Editor’s note: James Gattuso is a research fellow in regulatory policy at The Heritage Foundation. He wrote this for the Competitive Enterprise Institute.

WASHINGTON,Should the federal government tax innovation?

Judging by the pro-technology rhetoric of nearly every politician above the rank of dogcatcher, one would think the idea a non-starter. Better to tax motherhood and apple pies first. Yet, just such a tax exists, under the guise of fees paid by inventors to the U.S. Patent and Trademark Office (PTO), and diverted to other programs.

The tax this year could be several hundred million dollars, for a total of over a billion since 1992. That’s less than the rounding error for the total federal budget, but enough to cause howls of protest from the inventor community. The tax is being challenged on a number of fronts.

Last week, the U.S. Court of Federal Claims heard arguments in a class action suit claiming the annual diversion of funds is unconstitutional. While that case is considered a long shot, the Bush Administration is also reviewing the practice … as part of its review of PTO’s budget request … with OMB director Mitch Daniels expected to make a decision by early December. What he decides will say a lot about the Administration’s commitment to innovation and the technology sector.

The Patent and Trademark Office is one of the U.S. government’s oldest agencies, celebrating its 200th anniversary last month. And unlike many of its younger peers, the agency actually serves a useful purpose…issuing some 175,000 patents annually. Also unlike most of its peers, the agency receives no taxpayer dollars. It is funded entirely through fees paid by patent and trademark applicants.

Patent process is slowing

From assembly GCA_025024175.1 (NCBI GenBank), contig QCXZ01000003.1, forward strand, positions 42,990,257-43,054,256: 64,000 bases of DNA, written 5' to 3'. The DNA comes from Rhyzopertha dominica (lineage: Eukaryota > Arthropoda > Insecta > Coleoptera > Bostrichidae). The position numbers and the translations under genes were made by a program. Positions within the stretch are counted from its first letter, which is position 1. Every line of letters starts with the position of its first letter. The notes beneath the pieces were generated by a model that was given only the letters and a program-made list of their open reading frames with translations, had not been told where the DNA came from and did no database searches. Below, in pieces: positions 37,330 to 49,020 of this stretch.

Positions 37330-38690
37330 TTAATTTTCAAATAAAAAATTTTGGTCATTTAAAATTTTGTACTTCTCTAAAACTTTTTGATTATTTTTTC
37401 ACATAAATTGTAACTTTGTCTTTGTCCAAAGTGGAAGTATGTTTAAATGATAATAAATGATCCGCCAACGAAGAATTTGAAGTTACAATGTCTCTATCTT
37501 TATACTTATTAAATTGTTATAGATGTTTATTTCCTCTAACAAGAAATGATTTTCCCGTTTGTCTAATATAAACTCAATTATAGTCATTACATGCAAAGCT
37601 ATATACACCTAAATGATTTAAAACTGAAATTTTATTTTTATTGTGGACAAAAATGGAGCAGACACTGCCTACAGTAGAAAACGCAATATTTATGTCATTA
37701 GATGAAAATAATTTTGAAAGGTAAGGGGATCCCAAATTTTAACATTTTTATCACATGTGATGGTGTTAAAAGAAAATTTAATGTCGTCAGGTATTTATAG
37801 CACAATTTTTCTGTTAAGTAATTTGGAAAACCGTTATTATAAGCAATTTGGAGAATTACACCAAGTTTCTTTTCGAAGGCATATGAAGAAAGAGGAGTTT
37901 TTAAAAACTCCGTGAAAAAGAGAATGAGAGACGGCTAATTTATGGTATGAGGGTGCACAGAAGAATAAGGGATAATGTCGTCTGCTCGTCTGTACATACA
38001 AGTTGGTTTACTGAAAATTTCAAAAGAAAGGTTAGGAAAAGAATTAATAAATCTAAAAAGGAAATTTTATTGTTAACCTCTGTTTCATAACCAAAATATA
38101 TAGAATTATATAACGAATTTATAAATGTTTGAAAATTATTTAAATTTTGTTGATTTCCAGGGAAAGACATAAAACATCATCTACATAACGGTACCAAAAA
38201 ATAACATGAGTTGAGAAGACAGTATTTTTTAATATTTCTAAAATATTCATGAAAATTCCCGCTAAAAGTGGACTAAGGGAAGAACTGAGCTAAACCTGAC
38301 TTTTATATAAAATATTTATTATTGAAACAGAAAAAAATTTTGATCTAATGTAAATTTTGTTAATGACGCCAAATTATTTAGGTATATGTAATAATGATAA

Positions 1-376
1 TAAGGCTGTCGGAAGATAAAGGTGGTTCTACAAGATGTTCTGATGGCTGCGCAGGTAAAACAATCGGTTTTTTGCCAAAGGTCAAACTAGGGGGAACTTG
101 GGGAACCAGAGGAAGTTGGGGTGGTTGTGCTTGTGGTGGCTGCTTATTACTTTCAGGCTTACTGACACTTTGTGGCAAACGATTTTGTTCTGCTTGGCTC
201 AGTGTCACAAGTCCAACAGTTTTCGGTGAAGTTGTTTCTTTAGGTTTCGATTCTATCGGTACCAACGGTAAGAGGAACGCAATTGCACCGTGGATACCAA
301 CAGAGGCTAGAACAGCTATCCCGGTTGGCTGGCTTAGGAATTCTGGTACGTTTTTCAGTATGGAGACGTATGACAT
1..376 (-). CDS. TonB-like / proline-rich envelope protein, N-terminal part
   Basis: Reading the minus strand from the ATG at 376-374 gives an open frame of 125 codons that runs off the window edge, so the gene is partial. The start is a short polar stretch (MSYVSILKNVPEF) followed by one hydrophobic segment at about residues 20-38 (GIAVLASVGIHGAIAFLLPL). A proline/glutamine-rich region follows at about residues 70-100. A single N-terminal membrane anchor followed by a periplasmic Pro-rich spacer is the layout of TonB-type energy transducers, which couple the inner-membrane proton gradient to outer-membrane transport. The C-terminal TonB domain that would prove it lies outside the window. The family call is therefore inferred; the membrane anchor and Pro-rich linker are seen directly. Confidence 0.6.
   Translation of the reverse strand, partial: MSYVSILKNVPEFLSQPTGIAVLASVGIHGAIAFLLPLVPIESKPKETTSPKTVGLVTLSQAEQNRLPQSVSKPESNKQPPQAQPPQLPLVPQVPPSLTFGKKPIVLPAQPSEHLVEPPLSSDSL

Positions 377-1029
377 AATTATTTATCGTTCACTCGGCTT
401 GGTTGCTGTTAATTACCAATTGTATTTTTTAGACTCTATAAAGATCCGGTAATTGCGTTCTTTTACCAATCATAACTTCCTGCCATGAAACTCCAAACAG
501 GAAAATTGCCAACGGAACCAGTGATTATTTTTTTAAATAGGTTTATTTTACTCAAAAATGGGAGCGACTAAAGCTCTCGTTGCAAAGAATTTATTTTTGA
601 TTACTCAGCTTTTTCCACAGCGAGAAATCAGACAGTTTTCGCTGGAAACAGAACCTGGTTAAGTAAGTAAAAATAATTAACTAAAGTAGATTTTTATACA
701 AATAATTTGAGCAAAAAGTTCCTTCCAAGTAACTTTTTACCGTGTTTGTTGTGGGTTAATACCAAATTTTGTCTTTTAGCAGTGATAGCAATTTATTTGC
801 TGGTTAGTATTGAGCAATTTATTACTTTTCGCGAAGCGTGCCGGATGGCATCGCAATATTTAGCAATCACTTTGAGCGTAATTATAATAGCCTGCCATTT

For the past 10 years, however, these fees have outstripped PTO spending. For fiscal 2003, the agency is projected to collect $1.527 billion in fees. The Administration’s 2003 budget, however, provided for only $1.365 billion in spending. The remaining $162 million would be diverted for other federal spending. The Senate has already marked up the PTO’s budget and has provided for an estimated net diversion of $341 million. The House has yet to perform a mark-up. Whatever the exact final number, the result is that since 1992 around a $1 billion worth of fees paid by America’s inventors has been or will be sluiced off to pay for other federal activities, ranging from farm subsidies to military bands.

To add insult to inventor injury, PTO’s patent approval process is slowing down. It now takes some 26 months to get a patent, up from 18 months a decade ago. PTO and most applicants agree that this is just too slow for today’s fast-moving technology landscape. To speed things up, PTO has proposed increasing its patent fees by some 20 percent.

Are the higher fees necessary? That’s unclear. Anyone who’s been in Washington for more than a long weekend would be skeptical of agencies’ claims that they need more money. Still, given the increasing patent workload, additional resources may be necessary to ease the patent bottleneck. But inventors simply shouldn’t be asked to pay more until and unless all the money goes to the job at hand: processing and granting patent and trademark applications

Despite the pending court case, this probably isn’t a constitutional issue — the Constitution doesn’t ban a tax on innovation. That leaves Mitch Daniels and OMB as the inventors’ best hope. It’s also an opportunity for the Bush Administration — a simple and sensible way to show its commitment to removing government barriers to high technology. The question is: will they seize it?

CEI: www.cei.org